An online friend from the Every Day Matters group has had her blog nominated in a contest for Top Blog of the Year. She makes beautiful artwork and writes wonderfully about it--here is her blog:


And you can vote for her here:


First elimination round ends THIS FRIDAY, so don't hesitate--VOTE!

15 November 2011

State Street Casual

Sunday was our "transition" day--we moved from our hotel on the beach at Santa Barbara to a B&B in Solvang. We had no plans until a 5:30 gathering at the new place, so I had a brisk walk and a leisurely breakfast at the beach, then packed up, checked out, and went wandering around State Street looking in the shops. Along about lunchtime, I parked myself at an outside cafe table next to this arbor entrance to a shopping alley, and spent an hour or so painting bougainvillea before driving the 35 picturesque minutes through the San Marcos Pass to Solvang.

Painting like this day after day really tunes you in to everything from an artist's perspective, and made me realize that I live in a city (Los Angeles) with a wealth of "views" begging to be documented. Instead of waiting years to go on a week-long vacation somewhere else, I have made myself a promise to spend at least one weekend a month finding and painting the many aspects--both beautiful and mundane--of my own home town.

14 November 2011

Painting at the Mission

Our third day in Santa Barbara, we met bright and early in the rose garden out in front of the Santa Barbara mission, and started doing value sketches to decide what to paint. I have to admit I was somewhat disappointed by the block-work facade of the mission, and so I turned my attention to the surrounding neighborhood from the vantage point of the garden. I loved these tall eucalyptus trees, and thought that the combination of those, the palms, and the Spanish tile roof of the house peeking out of the foliage said Santa Barbara every bit as much as would a view of the mission. Palm trees were a constant frustration on this trip--they are surprisingly difficult to capture!--and I am now determined to keep painting them until I get the likeness I want. So far, my results have been either overworked (muddy) or understated (flat), but I hope to get the hang of them soon!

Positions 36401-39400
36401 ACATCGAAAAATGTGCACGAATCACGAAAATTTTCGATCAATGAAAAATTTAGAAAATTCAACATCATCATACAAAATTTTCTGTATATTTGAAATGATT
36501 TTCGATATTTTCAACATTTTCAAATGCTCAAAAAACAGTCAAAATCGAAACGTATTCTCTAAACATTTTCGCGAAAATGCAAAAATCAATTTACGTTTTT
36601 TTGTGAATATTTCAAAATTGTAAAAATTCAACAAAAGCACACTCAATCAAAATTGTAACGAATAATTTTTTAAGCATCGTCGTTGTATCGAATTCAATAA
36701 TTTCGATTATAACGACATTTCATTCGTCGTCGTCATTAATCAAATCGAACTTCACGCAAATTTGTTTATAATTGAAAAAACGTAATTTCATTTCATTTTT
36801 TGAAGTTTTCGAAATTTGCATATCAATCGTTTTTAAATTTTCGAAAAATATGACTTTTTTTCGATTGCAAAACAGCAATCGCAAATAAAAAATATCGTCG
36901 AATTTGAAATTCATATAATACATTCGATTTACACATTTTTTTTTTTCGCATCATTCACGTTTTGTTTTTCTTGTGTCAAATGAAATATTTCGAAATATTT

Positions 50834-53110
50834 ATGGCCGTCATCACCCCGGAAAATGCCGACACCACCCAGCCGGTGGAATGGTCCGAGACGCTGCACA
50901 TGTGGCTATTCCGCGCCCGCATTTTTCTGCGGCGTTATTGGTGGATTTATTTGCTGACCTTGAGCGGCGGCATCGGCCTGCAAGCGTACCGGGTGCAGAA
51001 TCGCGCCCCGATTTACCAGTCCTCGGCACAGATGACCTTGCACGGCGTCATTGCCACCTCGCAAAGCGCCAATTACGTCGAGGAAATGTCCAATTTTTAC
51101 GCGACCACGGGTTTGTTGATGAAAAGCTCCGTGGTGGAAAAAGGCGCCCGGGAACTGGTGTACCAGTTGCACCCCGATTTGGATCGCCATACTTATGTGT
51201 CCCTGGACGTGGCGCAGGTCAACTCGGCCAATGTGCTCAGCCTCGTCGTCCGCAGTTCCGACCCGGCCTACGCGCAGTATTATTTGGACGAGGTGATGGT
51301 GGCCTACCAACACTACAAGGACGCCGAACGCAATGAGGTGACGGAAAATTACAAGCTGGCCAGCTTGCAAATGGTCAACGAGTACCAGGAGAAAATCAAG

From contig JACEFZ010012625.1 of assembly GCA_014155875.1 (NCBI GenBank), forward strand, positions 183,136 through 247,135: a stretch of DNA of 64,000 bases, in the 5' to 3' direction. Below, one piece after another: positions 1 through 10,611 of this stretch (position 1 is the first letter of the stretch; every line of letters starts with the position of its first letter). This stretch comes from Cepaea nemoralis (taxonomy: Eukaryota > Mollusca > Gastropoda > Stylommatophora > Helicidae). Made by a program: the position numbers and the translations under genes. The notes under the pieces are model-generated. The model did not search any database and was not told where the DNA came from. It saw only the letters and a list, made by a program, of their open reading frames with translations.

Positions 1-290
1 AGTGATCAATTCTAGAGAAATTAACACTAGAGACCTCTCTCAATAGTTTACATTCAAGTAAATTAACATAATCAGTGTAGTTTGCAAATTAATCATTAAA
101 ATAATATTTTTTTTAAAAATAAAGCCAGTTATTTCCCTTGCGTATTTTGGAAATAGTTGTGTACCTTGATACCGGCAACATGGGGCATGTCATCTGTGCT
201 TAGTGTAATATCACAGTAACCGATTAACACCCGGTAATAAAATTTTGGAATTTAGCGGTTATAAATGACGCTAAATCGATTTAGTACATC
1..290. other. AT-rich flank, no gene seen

NOTE regarding "Another Trick" (below)

The painting I posted as an illustration of spatter is not mine, it was painted by CINDY BRIGGS, one of the instructors from Make Every Day A Painting. I posted it because it is a GOOD example of spatter (which I have just learned to do and so do poorly!) and also because it had a glimpse of the needlework grid material peeking out of the upper left corner of the photo as an example. Several people commented positively on the work, and I wholeheartedly agree that it's lovely, but it's not mine. Just to be clear.

Our friend the seagull

On the second day of our trip to Santa Barbara, it was dark, stormy, cold and cloudy. After freezing while we painted all morning at the East Beach Cafe, we went to the pier (Stearn's Wharf) for lunch (hot soup being very popular), and then Cindy and Theresa found us a somewhat protected and quite scenic place to paint, on the upstairs balcony (lee side) of a wine bar out on the pier.

So, we drew him in various attitudes, turning him into a flock of seagulls, and painted him. A fun technique with the drips and spatters (this is when we first discovered the genius of the squares of needlework canvas, although it took me awhile to get my spatters even--not in evidence here!).

Another Trick

Some watercolor artists seem to spatter with aplomb--their paintings have wonderful speckles and dots seemingly sprayed at random across them and yet falling in all the right places. The first time I tried to spatter (by flicking towards my painting with a loaded brush), it came out more like arterial spray, and I hastily backed off of that plan for ruining my art. But I learned a trick from Cindy and Theresa while on my vacation painting trip, and I'm going to share it with you.

This is a photo of one of Cindy's luminous demo paintings she did for us, during our wine tasting day in the Santa Ynez Valley. See up in the left-hand corner that little bit of red grid sticking out from behind the picture? It's a piece of plastic needlepoint canvas. You paint the colors on it that you wish to spatter, and then you hold it above your painting and blow through it, and all the paint goes beautifully in a nice even spatter. You can do multiple colors at once, or layer them by doing first one, then adding another, until you have enough spatter. You can use different sizes of canvas (they come very fine to quite large) to achieve different sizes of spatter. Genius! When you are finished, just dunk the piece of canvas into your water to clean it, then wipe it down and put it back in your pack for re-use.